Speaking of being overweight (I knew we’d get back here eventually…)

To be continued…

Open Letter to Marc Maron Day 22 (on figuring out why it’s important to understand “my way’)

…We need others to affirm our voices, our right to speak out loud for a good long while before we can finally begin to do that for ourselves. And even then, I for one, still need a refresher course more than every once in a while.

So I go to a Christian church. I’m not quite sure how to describe it as fundamentalist/born-again Christian have become so pejorative (thanks to so-called Christians who haven’t seemingly actually read the New Testament) and I don’t think anyone who hasn’t been churched for a bit really knows what full-gospel means. So perhaps I’ll just say I believe in God, I believe Jesus is the son of God who died to repair our relationship with God, and I’ve given my life to the Lord by which I mean I’m actively working at (and sometimes failing miserably at) having an active and close relationship with God.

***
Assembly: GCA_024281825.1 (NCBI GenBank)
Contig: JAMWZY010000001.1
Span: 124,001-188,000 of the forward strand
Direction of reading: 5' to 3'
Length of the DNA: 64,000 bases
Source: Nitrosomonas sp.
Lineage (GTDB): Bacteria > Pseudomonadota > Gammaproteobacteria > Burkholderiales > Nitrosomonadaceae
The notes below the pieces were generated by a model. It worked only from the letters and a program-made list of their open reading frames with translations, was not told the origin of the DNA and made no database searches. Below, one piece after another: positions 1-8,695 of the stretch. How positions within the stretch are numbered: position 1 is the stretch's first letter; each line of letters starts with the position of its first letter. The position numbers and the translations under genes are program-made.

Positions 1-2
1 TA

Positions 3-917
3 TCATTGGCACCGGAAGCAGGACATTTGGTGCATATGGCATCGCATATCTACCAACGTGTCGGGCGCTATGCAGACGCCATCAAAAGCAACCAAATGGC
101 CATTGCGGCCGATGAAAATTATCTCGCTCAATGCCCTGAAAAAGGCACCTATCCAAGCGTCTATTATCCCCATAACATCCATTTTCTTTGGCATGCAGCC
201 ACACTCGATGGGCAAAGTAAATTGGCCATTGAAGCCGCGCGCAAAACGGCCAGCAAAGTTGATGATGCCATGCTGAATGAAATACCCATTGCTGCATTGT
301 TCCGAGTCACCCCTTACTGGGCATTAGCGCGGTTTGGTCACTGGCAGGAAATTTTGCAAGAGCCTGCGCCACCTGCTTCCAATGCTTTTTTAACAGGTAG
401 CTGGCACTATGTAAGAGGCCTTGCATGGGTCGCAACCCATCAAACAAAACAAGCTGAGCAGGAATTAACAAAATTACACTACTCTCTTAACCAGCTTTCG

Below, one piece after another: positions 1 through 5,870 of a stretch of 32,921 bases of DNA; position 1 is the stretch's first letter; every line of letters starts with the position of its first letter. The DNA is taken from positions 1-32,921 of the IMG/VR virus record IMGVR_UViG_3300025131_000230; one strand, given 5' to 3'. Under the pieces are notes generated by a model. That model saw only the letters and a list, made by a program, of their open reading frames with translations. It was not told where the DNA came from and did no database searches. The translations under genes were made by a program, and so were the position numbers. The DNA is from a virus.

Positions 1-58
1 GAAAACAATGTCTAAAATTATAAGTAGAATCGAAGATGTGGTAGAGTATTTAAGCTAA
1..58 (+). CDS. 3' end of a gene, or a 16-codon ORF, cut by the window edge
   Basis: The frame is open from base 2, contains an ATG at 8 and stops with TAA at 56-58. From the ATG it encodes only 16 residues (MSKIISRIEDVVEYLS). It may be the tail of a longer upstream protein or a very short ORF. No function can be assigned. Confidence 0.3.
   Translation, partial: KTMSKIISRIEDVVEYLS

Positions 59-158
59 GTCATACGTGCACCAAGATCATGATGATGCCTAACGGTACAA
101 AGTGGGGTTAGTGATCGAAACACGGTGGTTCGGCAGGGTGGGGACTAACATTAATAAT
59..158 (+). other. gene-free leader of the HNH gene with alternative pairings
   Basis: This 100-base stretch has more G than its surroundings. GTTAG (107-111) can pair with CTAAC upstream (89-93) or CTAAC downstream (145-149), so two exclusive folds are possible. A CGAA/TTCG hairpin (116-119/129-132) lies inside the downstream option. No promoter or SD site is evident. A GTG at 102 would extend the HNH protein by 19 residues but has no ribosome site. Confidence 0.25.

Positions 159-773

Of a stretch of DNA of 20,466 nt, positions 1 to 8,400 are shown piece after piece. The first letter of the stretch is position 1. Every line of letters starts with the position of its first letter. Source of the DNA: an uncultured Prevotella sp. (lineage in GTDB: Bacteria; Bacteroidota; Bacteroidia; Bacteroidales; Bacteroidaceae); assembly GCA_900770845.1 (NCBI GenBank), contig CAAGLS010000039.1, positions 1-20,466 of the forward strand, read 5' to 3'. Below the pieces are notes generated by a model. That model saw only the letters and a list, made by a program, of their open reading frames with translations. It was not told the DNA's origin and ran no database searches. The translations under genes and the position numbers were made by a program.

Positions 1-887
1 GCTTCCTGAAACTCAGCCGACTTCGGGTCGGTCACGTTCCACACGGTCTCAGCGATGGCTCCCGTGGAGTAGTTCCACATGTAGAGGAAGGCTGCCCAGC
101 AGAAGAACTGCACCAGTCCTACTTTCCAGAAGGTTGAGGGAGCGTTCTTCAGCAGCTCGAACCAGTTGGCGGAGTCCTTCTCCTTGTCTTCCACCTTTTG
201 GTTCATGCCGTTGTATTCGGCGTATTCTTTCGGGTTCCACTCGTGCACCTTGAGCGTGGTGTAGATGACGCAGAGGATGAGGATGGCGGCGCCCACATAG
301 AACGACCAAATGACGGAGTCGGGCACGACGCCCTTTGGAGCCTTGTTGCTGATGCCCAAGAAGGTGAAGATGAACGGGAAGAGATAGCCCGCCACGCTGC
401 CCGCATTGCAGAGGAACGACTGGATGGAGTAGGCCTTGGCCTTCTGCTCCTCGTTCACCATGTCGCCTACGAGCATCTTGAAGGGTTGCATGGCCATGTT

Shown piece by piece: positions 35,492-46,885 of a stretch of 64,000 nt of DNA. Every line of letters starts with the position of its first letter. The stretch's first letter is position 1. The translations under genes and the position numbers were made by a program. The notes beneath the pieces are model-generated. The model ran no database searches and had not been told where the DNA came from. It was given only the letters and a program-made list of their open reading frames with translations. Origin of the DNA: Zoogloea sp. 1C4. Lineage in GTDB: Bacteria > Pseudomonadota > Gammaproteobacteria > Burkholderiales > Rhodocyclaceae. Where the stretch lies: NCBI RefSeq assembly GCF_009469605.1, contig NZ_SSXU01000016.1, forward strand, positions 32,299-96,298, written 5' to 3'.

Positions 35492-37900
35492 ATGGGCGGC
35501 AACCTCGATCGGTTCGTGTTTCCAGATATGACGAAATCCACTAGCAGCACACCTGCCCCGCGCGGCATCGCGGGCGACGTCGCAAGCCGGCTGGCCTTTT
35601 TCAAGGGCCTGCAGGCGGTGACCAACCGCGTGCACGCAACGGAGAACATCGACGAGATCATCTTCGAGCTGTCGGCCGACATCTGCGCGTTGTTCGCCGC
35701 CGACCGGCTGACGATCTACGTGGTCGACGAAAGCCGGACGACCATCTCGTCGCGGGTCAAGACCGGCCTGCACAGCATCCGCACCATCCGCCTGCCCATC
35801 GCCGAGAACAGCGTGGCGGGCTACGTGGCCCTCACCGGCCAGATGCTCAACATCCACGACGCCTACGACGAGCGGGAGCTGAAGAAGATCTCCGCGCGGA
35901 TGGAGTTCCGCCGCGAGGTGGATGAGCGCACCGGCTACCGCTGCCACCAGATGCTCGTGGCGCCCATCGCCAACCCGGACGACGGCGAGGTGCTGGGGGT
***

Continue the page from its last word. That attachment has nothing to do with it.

That’s all background so you’ll understand when I say that witnessing—sharing one’s story of coming into or being in relationship with God—is an important principle in our church. Jesus did it, the original disciples did it, and so we should do it. That being said, guess who’s not raising her hand when they ask for people to gather on a Saturday evening to share the gospel with people in our community?

My friends and many of my colleagues know that I’m a Christian and that I attend church on a fairly regular basis but it rarely goes further than that. I do occasionally go through a long stretch of using “How can I pray for you” as my Facebook status update, and I will talk about my faith with people in my various communities who are also believers but I’m not big on witnessing to the unbeliever.